While updating my website this morning, I added the myth that Elizabeth Woodville concealed Edward IV’s death from Richard, Duke of Gloucester to the Myths About Elizabeth Woodville page. It’s a revised version of a blog post I did some time ago, but as some new readers have come to my blog since then (and since the myth keeps popping up), I thought I’d add it here as well.
Among the modern myths that have grown up around Elizabeth Woodville, one of the most pervasive is that when Edward IV died, the queen either attempted to conceal the news from his brother Richard, Duke of Gloucester, or deliberately delayed in notifying him. This myth has made it into nonfiction as well as fiction, giving it a certain respectability and staying power. Elizabeth Jenkins in The Princes in the Tower twice states that no one told Richard of the king’s death until William, Lord Hastings broke the news, and Paul Murray Kendall (naturally) writes that no official word ever came from Westminster to Richard. Bertram Fields in his book Royal Blood likewise accuses the queen and her kin of intentional delay, and a quick surf on the Internet produces several Ricardian sites that make similar allegations.
But is there truth to the story that Elizabeth Woodville and her family deliberately failed to let Richard know of his brother’s death? No contemporary chronicler makes this claim. The Crowland Chronicler, who most historians agree was a person highly placed at court, reports the controversy that arose after the king’s death over the size of the escort that Edward V was to take to London, notes that Richard wrote cordial, reassuring letters to the queen after he learned of Edward’s death, and states that Richard traveled to York to publicly mourn his brother. In all of this, he doesn’t indicate who told Richard of his brother’s death or when he learned of it. At no time, however, does he suggest that anyone had been derelict in giving Gloucester the news or that it had come from an unexpected quarter. Dominic Mancini reports that there were conflicting opinions among the new king’s councilors as to what role Gloucester was to play in the minority government, and he writes that Hastings reported these deliberations to Richard via letters and messengers and urged him to come to London quickly to assert his right to control the government. As with Crowland, however, nothing in Mancini’s account gives the impression that there had been any delay in notifying Richard of his brother’s death or any impropriety in the way he was notified.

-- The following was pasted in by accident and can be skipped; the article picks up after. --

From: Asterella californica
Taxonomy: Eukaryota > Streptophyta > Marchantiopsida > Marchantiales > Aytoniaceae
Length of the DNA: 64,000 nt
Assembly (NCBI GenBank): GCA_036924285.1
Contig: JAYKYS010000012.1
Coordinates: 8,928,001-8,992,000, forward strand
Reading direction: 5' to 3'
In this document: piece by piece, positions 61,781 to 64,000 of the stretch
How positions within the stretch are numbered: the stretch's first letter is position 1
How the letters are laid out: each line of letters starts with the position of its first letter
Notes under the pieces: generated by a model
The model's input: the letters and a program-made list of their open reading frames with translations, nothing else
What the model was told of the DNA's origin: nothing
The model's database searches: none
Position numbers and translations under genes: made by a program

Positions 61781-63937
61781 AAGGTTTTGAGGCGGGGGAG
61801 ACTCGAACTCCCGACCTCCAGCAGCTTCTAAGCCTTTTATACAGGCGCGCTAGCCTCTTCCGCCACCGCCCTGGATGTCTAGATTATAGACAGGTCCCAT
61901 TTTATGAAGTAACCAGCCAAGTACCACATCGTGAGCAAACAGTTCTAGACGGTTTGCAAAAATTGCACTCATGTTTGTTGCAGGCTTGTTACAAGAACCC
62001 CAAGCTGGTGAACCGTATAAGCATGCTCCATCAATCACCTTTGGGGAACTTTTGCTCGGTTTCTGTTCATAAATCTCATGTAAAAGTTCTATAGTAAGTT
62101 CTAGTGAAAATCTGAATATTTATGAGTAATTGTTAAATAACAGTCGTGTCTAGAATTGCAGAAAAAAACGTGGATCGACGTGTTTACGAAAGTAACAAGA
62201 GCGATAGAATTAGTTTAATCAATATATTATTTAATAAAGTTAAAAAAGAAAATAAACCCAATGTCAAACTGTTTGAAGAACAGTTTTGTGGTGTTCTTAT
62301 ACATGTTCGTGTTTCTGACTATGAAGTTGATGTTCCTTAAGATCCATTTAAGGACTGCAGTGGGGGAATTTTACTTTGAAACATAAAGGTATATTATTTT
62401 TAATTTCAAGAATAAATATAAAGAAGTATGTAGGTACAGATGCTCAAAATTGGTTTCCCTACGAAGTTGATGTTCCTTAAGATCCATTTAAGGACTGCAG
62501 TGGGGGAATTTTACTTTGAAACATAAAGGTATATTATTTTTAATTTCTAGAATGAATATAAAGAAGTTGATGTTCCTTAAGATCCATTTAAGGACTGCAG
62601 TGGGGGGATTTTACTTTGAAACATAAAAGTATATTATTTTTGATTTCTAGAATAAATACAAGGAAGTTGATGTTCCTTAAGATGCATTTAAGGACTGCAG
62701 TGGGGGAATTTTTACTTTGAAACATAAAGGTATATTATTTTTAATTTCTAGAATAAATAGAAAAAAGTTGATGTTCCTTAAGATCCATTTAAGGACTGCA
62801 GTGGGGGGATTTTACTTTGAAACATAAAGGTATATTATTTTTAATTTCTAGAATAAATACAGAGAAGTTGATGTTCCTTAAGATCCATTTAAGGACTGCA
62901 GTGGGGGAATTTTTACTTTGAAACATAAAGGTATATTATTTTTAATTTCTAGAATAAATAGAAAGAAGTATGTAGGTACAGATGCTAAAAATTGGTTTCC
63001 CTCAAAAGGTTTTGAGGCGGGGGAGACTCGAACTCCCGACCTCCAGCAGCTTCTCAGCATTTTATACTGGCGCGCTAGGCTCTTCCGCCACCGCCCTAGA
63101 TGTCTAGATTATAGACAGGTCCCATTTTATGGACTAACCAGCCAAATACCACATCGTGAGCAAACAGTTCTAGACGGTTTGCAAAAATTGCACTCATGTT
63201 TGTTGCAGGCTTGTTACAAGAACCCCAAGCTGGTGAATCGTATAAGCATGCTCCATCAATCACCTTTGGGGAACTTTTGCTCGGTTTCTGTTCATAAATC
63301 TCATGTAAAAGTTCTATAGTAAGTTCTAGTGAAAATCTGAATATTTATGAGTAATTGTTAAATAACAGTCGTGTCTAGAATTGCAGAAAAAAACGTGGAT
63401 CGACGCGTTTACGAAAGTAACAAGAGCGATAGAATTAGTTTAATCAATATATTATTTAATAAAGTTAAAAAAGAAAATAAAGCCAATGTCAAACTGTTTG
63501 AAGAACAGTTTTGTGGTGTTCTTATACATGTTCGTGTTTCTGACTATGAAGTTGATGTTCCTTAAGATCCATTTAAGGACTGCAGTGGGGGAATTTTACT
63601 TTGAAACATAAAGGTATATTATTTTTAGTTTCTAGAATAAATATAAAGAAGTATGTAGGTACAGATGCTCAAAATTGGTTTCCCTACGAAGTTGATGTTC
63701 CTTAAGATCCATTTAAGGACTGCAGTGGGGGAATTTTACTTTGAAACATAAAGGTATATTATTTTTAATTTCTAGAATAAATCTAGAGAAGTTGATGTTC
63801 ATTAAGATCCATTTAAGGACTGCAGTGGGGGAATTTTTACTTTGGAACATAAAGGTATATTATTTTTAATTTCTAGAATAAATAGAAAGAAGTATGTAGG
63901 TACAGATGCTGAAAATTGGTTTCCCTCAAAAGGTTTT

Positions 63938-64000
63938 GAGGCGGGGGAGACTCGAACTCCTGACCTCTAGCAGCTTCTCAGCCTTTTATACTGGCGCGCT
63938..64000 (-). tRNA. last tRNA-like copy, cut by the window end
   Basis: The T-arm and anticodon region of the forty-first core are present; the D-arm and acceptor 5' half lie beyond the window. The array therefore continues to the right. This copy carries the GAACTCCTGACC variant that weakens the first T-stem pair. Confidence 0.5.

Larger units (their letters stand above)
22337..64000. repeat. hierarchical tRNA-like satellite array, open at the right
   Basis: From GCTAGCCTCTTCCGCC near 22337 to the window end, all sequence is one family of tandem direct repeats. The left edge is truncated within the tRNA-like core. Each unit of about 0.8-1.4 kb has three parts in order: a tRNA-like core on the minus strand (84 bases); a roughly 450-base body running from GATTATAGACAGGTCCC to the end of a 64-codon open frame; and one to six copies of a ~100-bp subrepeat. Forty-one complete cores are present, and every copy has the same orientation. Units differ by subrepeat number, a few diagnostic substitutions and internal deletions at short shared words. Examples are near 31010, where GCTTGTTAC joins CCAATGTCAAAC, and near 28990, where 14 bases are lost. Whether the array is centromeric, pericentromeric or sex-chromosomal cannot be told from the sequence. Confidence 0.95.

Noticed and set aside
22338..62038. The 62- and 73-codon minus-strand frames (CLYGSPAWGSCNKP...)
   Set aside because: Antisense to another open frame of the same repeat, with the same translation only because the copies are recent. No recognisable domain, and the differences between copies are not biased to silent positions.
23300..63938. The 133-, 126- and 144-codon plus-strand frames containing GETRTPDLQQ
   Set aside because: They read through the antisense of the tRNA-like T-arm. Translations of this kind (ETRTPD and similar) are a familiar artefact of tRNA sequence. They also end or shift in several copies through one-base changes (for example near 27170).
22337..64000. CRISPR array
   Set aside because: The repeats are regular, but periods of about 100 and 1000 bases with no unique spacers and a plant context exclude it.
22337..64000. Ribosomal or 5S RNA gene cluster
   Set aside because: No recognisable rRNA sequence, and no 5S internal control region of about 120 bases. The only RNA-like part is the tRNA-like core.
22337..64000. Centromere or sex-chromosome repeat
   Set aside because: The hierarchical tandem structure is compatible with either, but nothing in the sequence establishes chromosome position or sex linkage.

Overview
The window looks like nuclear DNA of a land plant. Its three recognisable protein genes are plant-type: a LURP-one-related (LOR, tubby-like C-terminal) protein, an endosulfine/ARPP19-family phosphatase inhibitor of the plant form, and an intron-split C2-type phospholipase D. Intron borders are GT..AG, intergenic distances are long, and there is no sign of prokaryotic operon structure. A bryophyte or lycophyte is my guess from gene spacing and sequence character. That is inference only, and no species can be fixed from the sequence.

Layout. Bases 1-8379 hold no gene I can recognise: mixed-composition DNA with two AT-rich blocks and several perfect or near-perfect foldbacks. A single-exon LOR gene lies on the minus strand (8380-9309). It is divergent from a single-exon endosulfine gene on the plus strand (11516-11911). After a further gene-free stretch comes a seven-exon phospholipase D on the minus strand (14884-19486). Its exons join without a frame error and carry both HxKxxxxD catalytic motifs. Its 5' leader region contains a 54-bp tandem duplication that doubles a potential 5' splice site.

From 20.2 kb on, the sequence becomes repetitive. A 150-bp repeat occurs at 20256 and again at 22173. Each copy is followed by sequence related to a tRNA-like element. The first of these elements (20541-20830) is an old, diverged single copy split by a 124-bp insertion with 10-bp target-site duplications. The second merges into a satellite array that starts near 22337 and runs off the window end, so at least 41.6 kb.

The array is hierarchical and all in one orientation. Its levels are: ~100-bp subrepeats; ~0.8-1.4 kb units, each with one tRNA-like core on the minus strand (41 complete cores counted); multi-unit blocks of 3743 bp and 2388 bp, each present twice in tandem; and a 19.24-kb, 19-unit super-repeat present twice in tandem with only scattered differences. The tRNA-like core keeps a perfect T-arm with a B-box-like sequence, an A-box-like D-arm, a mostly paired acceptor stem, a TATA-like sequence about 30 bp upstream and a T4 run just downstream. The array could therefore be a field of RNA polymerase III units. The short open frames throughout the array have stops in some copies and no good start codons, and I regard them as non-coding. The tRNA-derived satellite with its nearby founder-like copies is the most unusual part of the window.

Based on these sources, the logical conclusion is that whether or not Elizabeth Woodville personally sent Richard the news (and it’s not at all clear that she, as opposed to someone from the late king’s household like Hastings, the king’s chamberlain, would have been expected to do so), Richard learned of his brother’s death via conventional means and within a reasonable time. Indeed, in their chronology of events in The Coronation of Richard III: The Extant Documents, Anne F. Sutton and P. W. Hammond estimate, based on Mancinci, Crowland, and other contemporary sources, that Richard in Yorkshire probably received the news of Edward IV’s death at about the same time—April 14—that Edward V and his household, which of course included Elizabeth’s brother Anthony Woodville, received the news in Wales.
Moreover, even if the Woodvilles wanted to conceal the king’s death from Richard (and again, there’s no contemporary evidence that this was their desire), they would have been hard-pressed to manage such a feat. Though Richard spent most of his time in the North, away from Edward IV’s court, he was an essential part of Edward IV’s government and wielded great power. He would have had agents at court to transact his business with the king and to keep him informed of current events there; he would have also had attorneys in London to mind his legal affairs. As Edward IV’s death on April 9, 1483, was made publicly known within hours—the late king’s body was displayed at Westminster for the mayor and the leading citizens of London to view, and the news arrived at Calais via a servant of Hastings on April 10—any of Richard’s connections at court and in London, not to mention his relations and his acquaintances, could have communicated with Richard about his brother’s death, thereby thwarting any attempt to keep the news from him. The most likely scenario, however, is Richard didn’t need to rely on such sources; rather, it’s most logical to conclude that William Hastings, as part of his duties as chamberlain of the late king’s household, sent an official messenger to Richard to inform him of his brother’s death just as he sent a messenger to Calais. Later, when dissent arose on the council, Hastings sent private communications—those mentioned by Mancini—to Richard, but there is no reason to think that these confidential communications were the first news Richard had of his brother’s death.